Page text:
Kathleen M. Pike, PhD

Coats of Many Colors

I have a thing for coats, so you can imagine my delight on Inauguration Day. Coats of many colors were on full display. Coats negotiate the space between inside and out. On the exterior, coats shield us from the elements. On the interior, they nestle against our bodies so we feel warm and protected. When carefully considered – and certainly that was the case on Inauguration Day – this public-facing garment is also exquisitely personal. Packed with meaning. Intended to be seen. Coats tell stories.

What do the inauguration coats say about mental health?

1. Kamala Harris in purple. Vice President Kamala Harris wore a coat designed by rising-star Black designer Christopher John Rogers. Purple is the color that has come to represent unity and bipartisanship. When we mix Republican red and Democratic blue we get purple. Vice President Harris’ purple coat was also a nod to women’s suffrage. Shirley Chisholm, the first Black woman elected to Congress, wore purple when running for president in 1972. Harris’ coat told the story of where she came from and where she hopes to lead the country. From a mental health perspective, knowing one’s self, the values we hold most dear, and the virtues we aspire to embody are foundational to our mental health and wellbeing. At a societal level, when women’s rights and gender equality are elevated, mental health moves in the same direction. Whether we are talking politics, race or gender, purple conveys the idea that the way forward is together. This will entail some difficult conversations, careful listening, and abiding hope – all key to our mental health as well.

2. Jill Biden in sparkling blue. First Lady Dr. Jill Biden wore an ocean blue wool tweed coat by American designer Alexandra O’Neill of the Markarian label. At least two mental health themes are woven into this coat. As far back as the middle ages, blue symbolizes loyalty and truth. Loyalty and truth build trust. Trust is foundational to interpersonal functioning. It is foundational to the public good. Individually and collectively, we know that fostering trust has positive effects on mental health and wellbeing. The second mental health thread in Dr. Biden’s coat is the Buddhist idea of the ‘blue sky.’ The blue sky is always there, even when hidden by stormy clouds. Our thoughts and emotions can create a lot of mental and psychological noise that obscure this blue sky. Mindfulness meditation aims to connect us to this vast, luminous, calm, and clear headspace. Like flying in a plane on a cloudy day, once we ascend the cloud layer we find it ready and waiting.

3. Lady Gaga in navy. We are talking about coats, but I cannot write about Lady Gaga without a shout out to her abundant and full red skirt! Her navy blue jacket was really just a backdrop for a humongous gold dove adornment that stood out like a sort of modern day coat of arms. Coats of arms have been displayed on outer garments since medieval Europe. They are imbued with colors and symbols that tell one’s history and project one’s aspirations. Lady Gaga’s dove holding an olive branch was an unambiguous bid for peace. The search for inner peace, in one form or another, rests at the heart of psychotherapy. The mental health costs for survivors of political unrest, social upheaval, and war are well documented – from refugees, to veterans, to children. We should not only listen to Lady Gaga’s extraordinary voice, but also heed her message of peace.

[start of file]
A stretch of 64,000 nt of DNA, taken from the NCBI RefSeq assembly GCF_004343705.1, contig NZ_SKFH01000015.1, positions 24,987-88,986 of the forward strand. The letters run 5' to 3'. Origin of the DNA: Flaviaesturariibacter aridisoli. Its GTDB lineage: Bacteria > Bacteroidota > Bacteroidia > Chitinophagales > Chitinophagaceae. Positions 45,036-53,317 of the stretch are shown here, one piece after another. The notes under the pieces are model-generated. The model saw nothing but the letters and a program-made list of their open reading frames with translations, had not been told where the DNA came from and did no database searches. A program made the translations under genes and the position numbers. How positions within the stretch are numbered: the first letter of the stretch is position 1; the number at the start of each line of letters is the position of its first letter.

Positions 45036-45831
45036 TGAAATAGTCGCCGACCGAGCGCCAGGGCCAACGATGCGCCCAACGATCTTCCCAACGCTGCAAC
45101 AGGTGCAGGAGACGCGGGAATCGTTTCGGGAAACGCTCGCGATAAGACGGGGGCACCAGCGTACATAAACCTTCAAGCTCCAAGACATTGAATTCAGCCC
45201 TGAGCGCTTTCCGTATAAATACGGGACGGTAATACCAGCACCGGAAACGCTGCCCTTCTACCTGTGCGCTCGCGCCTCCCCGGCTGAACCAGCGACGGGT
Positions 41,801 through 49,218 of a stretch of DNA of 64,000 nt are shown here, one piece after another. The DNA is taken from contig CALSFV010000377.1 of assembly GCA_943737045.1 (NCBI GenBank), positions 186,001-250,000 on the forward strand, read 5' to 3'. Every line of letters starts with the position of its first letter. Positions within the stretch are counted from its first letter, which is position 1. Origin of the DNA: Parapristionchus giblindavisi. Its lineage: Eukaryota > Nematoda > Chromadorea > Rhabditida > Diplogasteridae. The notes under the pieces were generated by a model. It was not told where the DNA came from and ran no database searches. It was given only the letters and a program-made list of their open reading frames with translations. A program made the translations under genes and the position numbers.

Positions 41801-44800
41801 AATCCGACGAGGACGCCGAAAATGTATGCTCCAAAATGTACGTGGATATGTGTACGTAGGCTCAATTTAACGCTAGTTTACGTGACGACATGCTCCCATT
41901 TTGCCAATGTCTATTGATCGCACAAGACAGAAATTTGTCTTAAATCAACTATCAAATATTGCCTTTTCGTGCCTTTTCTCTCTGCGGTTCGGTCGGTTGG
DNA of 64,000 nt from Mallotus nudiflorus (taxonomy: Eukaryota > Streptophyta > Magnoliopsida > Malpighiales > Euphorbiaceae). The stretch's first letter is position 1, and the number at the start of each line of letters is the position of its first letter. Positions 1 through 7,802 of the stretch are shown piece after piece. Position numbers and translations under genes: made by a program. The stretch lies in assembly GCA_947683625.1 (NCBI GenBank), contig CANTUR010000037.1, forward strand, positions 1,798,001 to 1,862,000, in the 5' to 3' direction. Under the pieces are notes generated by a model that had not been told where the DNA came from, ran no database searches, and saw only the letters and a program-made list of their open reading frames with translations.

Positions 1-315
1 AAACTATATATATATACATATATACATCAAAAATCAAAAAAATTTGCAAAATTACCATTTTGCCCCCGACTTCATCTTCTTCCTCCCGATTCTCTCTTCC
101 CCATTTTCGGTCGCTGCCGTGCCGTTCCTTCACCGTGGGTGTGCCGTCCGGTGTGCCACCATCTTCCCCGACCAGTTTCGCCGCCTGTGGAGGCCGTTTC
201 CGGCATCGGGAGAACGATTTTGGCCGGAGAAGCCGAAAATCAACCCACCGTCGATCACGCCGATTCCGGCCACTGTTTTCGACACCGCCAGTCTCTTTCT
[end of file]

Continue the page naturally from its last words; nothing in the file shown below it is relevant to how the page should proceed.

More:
4. Bernie Sanders in a parka. Before the inauguration was over, dozens of images of Senator Sanders went viral on social media. His practical winter coat, made in Burlington, VT, is the same one he wore while campaigning that became the ubiquitous “I am once again asking” meme. Sanders’ ensemble was complete with mittens knitted from repurposed wool sweaters and lined with fleece made of recycled plastic bottles. What are the relevant mental health themes? There are so many. My favorites are dignity and resilience. Whatever your politics, Bernie campaigned with dignity. He lost with dignity. He continues to show up. And let’s add the mental health benefits of a good laugh. Bernie’s team has already seized the moment to spread joy by selling sweatshirts with the viral inauguration image emblazoned on front.

5. Amanda Gorman in yellow. Twenty-two year old L.A. native, Ms. Amanda Gorman, is the youngest poet laureate to write and recite a piece at a US presidential inauguration. She follows in the footsteps of others such as Maya Angelou who recited her poem “On the Pulse of Morning” at President Clinton’s 1993 inauguration and Robert Frost who recited his poem “The Gift Outright” at President Kennedy’s 1961 inauguration. Ms. Gorman’s poem, “The Hill We Climb” spoke of growth that follows grief, hope that follows hurt, and stepping into the past we inherit to repair it. Grief, hope and repair are essential themes of mental health. Her yellow coat says it all (and oh, that red headband!) Wow. Let the sun shine!

Maybe the most famous coat of all time is Joseph’s coat of many colors from the Book of Genesis, which Andrew Lloyd Weber renamed the ‘amazing technicolor dreamcoat’ in his twentieth century musical. The inauguration of the forty-sixth president of the United States will go down in history for its coats of many colors filled with many dreams. They were coats and colors that tell stories of history, inclusion, empowerment of women, difficult conversations, careful listening, hope, trust, truth, sustainability, grief, dignity, resilience, peace, laughter, and blue skies. Coats and colors of mental health.

Picture of Kathleen M. Pike, PhD

Kathleen M. Pike, PhD

Kathleen M. Pike, PhD is Professor of Psychology and Director of the Global Mental Health WHO Collaborating Centre at Columbia University.

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